TiFN delivers 200 PhD’s to the food sector in 21 years
12 October 2018 – Today, TiFN delivers its 200th PhD candidate. Mariya Tarazanova, like all these other young innovators, was trained to bridge the gap between science and industry. The thesis that Mariya Tarazanova defended today at the University of Groningen provides insights and tools that allow the food industry to improve existing or formulate new, fermented, products without changing production processes.
Tarazanova is one of the first scientists in the world to investigate the underlying molecular mechanisms of lactic acid bacteria interacting with food matrices. As a member of TiFN, the food technologist made her first acquaintance with advanced microbial genetics, bioinformatics, and cloning software. “I learnt a lot about the theory, and about translating the outcomes into daily industry practice”, she says. With such a focus on microscopic mechanisms, Tarazanova found it difficult, at times, to step back and look at the bigger picture. “My supervisors and industry partners helped me by asking questions that needed deep reflection.”
For 21 years TiFN has been leading the way towards effective public private partnerships to create impact for food science and industry. TiFN, formerly known as WCFS, was founded in 1997 as a Technological Top institute by the Ministry of Economic Affairs and industrial partners with the aim to strengthen the impact of scientific research for the food industry. 21 years later TiFN has helped hundreds of scientists to produce important, breakthrough innovations that are now the basis for the development of a healthier and sustainable food products worldwide. This emphasizes the success and importance of the original approach of joint programming of science impact for societal issues as an alternative to current open tendering programs.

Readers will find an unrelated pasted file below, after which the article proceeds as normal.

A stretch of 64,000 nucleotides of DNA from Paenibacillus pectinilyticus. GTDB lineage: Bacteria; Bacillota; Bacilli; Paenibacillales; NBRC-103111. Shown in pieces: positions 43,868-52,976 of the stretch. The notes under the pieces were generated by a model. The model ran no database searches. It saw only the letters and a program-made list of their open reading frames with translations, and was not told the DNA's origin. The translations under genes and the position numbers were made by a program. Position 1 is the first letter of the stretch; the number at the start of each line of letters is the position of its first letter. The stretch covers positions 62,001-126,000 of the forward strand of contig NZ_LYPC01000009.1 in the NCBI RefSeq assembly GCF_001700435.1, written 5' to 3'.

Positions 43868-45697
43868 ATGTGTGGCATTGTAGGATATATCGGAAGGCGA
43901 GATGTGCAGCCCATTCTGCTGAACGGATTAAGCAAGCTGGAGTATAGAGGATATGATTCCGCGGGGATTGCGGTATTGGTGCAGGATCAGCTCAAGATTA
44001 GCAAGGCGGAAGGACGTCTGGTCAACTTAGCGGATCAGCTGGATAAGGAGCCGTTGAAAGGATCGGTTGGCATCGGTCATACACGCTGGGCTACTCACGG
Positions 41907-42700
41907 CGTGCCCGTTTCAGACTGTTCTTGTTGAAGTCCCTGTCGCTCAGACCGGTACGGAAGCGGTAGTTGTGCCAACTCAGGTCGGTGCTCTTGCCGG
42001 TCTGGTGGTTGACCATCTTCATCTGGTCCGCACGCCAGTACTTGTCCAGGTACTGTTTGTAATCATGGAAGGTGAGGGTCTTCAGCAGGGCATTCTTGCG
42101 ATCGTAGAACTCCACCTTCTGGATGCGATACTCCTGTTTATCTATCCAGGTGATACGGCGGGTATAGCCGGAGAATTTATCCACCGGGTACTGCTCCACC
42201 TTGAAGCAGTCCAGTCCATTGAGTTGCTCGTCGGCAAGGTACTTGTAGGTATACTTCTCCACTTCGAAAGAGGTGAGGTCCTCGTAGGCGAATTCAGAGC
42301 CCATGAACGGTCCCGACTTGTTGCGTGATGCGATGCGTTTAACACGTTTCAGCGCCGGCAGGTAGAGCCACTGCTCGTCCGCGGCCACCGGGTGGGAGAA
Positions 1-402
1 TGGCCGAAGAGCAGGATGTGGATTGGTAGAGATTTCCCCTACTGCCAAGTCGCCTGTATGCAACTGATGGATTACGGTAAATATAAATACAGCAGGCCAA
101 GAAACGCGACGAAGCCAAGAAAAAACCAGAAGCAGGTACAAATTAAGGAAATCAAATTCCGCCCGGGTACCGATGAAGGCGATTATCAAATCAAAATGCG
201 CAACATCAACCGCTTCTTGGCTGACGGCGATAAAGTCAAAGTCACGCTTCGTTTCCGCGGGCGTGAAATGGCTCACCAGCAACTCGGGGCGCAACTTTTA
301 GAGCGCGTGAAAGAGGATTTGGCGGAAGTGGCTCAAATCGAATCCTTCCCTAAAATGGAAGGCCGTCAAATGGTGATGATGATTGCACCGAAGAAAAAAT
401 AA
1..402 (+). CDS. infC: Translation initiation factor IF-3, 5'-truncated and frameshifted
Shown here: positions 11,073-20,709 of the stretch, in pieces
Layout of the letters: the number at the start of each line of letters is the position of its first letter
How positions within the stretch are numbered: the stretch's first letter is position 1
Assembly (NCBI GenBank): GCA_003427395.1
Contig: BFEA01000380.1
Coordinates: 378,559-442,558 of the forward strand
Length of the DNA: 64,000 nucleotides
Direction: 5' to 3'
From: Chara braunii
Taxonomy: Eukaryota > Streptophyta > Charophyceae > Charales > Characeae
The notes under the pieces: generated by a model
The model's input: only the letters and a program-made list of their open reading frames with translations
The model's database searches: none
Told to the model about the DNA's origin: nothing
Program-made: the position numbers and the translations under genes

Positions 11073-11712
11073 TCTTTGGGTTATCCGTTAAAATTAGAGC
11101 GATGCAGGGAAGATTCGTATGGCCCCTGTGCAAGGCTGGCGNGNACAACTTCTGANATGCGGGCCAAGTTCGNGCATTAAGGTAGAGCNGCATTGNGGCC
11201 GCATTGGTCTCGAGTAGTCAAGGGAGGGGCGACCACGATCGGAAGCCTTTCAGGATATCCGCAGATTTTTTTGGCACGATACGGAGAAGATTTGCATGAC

Tarazanova is the 200th TiFN PhD fellow. On this occasion, managing director Ronald Visschers presented her a trophy: “We are extremely proud of the work of Mariya. it is a wonderful example of how TiFN shapes projects: in close consultation with industry and science, the PhD student works on industrially relevant subjects in a scientifically excellent way.”
Today, TiFN is a thriving international community of industrial and academic partners. The experts join in the well-established TiFN way of working to define and execute public-private research that are valuable to the food industry. Mariya Tarazanova is a perfect example of a PhD candidate that is reaping the fruits of the TiFN platform. In the past years, an average of 10 TiFN PhD candidates defended their thesis. Visschers: “We only have been able to do this with the ongoing financial support of industry and government, in particular the ministry of Economic affairs. Over the past 20 years, they have invested seriously in our platform. The investment pays of every day now in science, in a healthier and more sustainable food chain and in experts that can lead the way between scientific excellence and industrial relevance.”